Carbon tax comes into effect amid public opposition2nd Jul 2012
So it's finally here - the long-awaited carbon tax came into force yesterday (July 1) and it seems that many of you are less than impressed.
Although the tax has been designed to penalise the country's biggest greenhouse gas emitters, there is much concern that it will also impact everyday Australians and their household bills.
The Gillard government described the move as a "major milestone in its plan for Australia's clean energy future" and anticipates that 159 million tonnes of carbon pollution will be cut every year.
At face value it seems that the carbon tax could be the answer to all our environmental prayers - so what's the problem?
The country's biggest polluters will have to pass on these price rises to somebody and - you guessed it - it's likely that the everyday consumer will take the fall.
Although the government has assured us that the increase will be minimal, there is still plenty of pessimism out there.
A poll from the Lowy Institute found that 63 per cent of Australians are opposed to the tax, 45 per cent of whom voiced a strong opposition.
A third of those questioned said they were in support of the measures, although 52 per cent were worried it would result in job losses.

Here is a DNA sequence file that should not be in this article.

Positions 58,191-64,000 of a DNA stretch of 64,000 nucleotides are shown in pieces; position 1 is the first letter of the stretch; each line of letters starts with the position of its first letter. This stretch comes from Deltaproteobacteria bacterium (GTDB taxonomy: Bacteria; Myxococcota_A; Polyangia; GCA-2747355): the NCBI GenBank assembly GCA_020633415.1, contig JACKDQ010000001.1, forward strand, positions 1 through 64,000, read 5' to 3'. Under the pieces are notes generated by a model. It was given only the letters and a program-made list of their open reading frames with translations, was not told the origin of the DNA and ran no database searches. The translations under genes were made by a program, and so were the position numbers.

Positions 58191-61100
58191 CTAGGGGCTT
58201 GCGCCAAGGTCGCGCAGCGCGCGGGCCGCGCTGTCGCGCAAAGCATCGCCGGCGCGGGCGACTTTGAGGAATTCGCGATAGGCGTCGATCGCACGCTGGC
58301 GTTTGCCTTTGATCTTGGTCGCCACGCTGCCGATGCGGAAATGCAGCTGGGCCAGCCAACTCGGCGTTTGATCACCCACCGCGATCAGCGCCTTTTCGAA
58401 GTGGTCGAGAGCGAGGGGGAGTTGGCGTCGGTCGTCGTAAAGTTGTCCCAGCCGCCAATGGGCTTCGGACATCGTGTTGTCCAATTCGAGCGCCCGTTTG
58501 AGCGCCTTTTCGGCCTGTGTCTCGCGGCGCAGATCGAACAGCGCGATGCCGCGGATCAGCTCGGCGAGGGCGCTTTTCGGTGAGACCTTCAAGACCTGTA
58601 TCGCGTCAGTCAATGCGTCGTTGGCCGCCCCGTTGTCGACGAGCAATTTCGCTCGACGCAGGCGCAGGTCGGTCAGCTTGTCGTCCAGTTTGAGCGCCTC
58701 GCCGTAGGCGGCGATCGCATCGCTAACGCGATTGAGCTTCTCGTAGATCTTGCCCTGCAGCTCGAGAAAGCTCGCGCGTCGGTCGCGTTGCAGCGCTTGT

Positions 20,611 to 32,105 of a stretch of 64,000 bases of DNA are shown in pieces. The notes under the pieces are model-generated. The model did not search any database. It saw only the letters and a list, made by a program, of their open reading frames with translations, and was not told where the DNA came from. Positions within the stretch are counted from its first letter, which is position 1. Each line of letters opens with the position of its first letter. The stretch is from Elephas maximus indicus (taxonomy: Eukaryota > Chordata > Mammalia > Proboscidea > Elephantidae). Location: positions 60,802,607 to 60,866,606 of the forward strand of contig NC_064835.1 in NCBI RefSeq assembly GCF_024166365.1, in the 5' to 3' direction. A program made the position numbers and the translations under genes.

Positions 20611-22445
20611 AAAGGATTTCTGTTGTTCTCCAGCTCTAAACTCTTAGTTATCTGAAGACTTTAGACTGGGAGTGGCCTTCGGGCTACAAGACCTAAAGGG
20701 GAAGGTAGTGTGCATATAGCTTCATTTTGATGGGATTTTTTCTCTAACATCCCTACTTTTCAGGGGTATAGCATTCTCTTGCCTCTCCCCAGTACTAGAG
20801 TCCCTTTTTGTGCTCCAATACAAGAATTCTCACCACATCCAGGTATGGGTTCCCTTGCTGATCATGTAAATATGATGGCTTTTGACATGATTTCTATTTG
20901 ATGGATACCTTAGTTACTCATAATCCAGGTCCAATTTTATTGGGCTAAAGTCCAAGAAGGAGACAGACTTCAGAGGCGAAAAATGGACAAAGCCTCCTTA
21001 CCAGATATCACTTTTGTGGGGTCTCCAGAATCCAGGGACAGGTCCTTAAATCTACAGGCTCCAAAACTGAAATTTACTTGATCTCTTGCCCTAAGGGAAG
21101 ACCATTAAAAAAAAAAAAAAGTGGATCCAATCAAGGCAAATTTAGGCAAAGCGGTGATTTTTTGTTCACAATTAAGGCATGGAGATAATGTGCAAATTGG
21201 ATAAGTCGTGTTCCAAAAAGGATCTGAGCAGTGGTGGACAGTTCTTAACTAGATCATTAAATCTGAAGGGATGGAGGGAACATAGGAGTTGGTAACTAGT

Lowy Institute executive director Michael Wesley revealed that people's concern for climate change issues is slipping - in 2005-06, it ranked as the number one foreign policy priority.
By 2010-11 it had fallen to ninth place in the list of the top 12 priorities, a sentiment that is now being echoed
Michael continued: "Australians supported action on climate change, and were prepared to pay for it, when they thought it was a pressing problem.
"But as they've come to see it as less of a problem, they have steadily turned against action on climate change."
Since this poll was carried out nearly a month ago (June 5), opinion hasn't improved much further.
The latest Fairfax/Nielsen poll shows that since the carbon tax came into force, 62 per cent of people are against it, while 51 per cent believe they will be worse off as a result.
As for the actual effect the carbon tax will have on our everyday lives - we'll just have to wait and see!
However, no carbon emissions mean no carbon tax, so turning to a green electricity tariff could be just what you need to protect yourself against the rises.
Posted by Mike Peacock